Q: How did you get into mountain bike racing in Durango? and what kept you progressing in the sport?
A: The Miller Mountain Bike Club, lead by Sarah Tescher got me into riding and racing. The support of the community and the opportunities Durango provides kept me progressing until cycling was my way of life.
Q: What are some of your favorite memories from the first years of DEVO?
A: The team rides, making progress and racing with a supported crew of awesome people.
Q: Was it hard to get involved with the cycling program at Colorado School of Mines? What is the program like there?
A: The Mines cycling team is super friendly and open to all abilities, We are a racing team but keep it fun and rider friendly.
Q: You lead the collegiate program now, what are your roles and responsibilities?
A: I am responsible for promoting a mountain bike race in the fall and a road race in the spring, I also manage the teams whole budget and what races members attend.
Q: What have been some good collegiate cycling moments thus far?
A: The races are laid back and are all about having fun while racing, Collegiate Nationals is always a highlight for me.
Q: Do you have any tips for the young Durango rippers?
A: Find your passion in cycling, racing fast will come from that.
A: I have lived in Durango for about 16 yrs. I moved to Durango in 1994 in order to train for the Norba National Mtb series, as well as the WC circuit.
Q: You were a pro soinger for Giant Bicycles in the early 2000’s, from that experience, what is is that most young professionals lacked when taking on their first pro season?
A:The discipline to consistently perform self care is something that the neo-pro struggles with the most. “Self care” is a process that is followed religiously by almost all successful pros, as they know it is a recipe for RECOVERY. If you cannot learn to recover well, you will never reach your true potential. Learning time management is maybe what is the underlying problem for most. Their are many variables to consider when trying to do everything right. The more ducks you can get in a row, the better your chances are for success. Periodized & methodical training w/ guidance from a coach is part of the building process. However, building to a peak, is a tearing down of tissue, which required time and self care to heal from. Rest, nutrition, hydration, stretching and structural corrective exercises are just a few of the important variable which have a huge bearing on the rest/recovery cycle. Other smaller details like the night before a race ice bath, or Animas river leg plunge after your hardest workouts, regular chiro, care, afternoon naps post training, eating mini meals rather than stuffing yourself as well as eliminating stress are all part of the balancing act called recovery. Attention to even smaller details like, immediate post race recovery drink, cool down post race, staying out of the hot sun, or removing yourself from the “pit” area of a race site to chill out. Staying in the action is fun and social, however this overstimulation takes its toll over the course of a day and race weekend, contributing to overall fatigue and less energy for your race.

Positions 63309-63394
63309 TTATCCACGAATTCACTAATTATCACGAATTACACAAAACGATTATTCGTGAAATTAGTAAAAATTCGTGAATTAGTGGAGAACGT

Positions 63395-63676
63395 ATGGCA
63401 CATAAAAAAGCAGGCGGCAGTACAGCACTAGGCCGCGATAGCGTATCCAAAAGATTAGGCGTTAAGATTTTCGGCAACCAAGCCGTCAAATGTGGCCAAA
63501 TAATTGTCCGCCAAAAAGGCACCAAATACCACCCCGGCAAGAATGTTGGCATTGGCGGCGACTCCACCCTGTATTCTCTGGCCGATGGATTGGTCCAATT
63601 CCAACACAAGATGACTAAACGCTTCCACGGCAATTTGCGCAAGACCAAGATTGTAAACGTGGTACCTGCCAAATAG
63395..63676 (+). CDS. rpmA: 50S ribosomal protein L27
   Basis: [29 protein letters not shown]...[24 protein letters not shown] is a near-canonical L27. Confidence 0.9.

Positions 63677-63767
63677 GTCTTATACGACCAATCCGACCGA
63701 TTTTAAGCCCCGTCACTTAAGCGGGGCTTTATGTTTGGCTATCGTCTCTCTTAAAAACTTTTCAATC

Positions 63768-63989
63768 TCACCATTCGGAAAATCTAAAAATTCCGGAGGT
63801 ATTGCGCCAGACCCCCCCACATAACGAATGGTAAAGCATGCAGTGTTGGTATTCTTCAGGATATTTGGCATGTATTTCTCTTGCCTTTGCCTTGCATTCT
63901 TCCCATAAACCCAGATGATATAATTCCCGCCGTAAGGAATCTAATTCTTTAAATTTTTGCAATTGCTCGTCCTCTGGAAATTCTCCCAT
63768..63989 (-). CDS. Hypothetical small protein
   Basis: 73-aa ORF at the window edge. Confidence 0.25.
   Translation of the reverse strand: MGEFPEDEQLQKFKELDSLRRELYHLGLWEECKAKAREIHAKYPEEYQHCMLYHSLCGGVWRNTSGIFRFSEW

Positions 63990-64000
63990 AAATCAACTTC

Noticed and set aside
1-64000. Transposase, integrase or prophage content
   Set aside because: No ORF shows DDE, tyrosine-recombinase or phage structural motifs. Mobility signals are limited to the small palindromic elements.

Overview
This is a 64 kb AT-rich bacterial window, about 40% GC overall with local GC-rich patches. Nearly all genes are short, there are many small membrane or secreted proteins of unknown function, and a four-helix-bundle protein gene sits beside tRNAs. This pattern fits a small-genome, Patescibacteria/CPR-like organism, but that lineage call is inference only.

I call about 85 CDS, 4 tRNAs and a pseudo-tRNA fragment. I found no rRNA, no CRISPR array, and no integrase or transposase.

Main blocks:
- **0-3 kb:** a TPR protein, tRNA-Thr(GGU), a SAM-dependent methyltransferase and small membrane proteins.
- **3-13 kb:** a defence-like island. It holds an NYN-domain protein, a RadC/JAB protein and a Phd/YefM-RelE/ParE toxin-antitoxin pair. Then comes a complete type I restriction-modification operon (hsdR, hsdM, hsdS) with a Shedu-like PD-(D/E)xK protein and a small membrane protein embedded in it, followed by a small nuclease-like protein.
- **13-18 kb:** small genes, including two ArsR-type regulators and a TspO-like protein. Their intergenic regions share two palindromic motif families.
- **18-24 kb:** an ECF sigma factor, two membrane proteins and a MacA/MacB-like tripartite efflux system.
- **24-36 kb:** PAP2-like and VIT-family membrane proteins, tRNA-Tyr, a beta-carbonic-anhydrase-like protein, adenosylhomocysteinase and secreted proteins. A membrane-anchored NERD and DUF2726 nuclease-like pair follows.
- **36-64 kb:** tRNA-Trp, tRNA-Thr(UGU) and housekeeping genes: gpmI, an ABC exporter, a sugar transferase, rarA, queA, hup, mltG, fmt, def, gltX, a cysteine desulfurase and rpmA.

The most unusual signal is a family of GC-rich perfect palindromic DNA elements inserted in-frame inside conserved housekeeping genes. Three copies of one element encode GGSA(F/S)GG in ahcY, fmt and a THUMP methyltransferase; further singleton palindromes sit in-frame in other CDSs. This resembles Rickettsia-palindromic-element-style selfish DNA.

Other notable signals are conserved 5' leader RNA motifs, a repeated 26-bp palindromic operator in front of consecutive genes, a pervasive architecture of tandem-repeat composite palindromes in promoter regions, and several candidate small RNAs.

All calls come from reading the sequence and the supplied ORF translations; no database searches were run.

Q: In order, what are the three mtb specific skills that need the most work as a junior racer looking to take it to the next level? and what is your favorite skill to teach?
A: 1) Learning how to pace yourself in a race. 2) Learning how to listen to your body for signs of fatigue and over training. 3) Riding efficiency…… like, pumping transitions, keeping your speed into uphills, recovery on the DH.
-My favorite skill to teach is looking for the exit of a turn in order to hold speed through turns and not drag brakes.
Q: You are also a Massage Therapist, how important is massage to the junior athlete? And what do you see being the benefits of regular massage as an adult professional athlete?
A:Massage is generally something a Jr racer does not come in contact with unless they have made the Jr national team selection and compete at world’s. If a Jr racer has access and resources to massage, it is great to add this to your self care routine. A good sports massage aids in recovery, speeding up the process 2 fold. Regular massage keeps the tissue healthy and free of adhesions form training hard and injury. Incorporation massage into any sports training program allows the athlete to get back to the build cycle more quickly.
Q: You have 2 hours to kill in town on you 5 inch shredder, what Durango loop do you do?
A: Warming up on South Rim trail at the Dietz entrance. Sidewinder, down Skull Rock and over to Carbon Junction, Crites, Anazasi….pedal HWY 3 back to Car.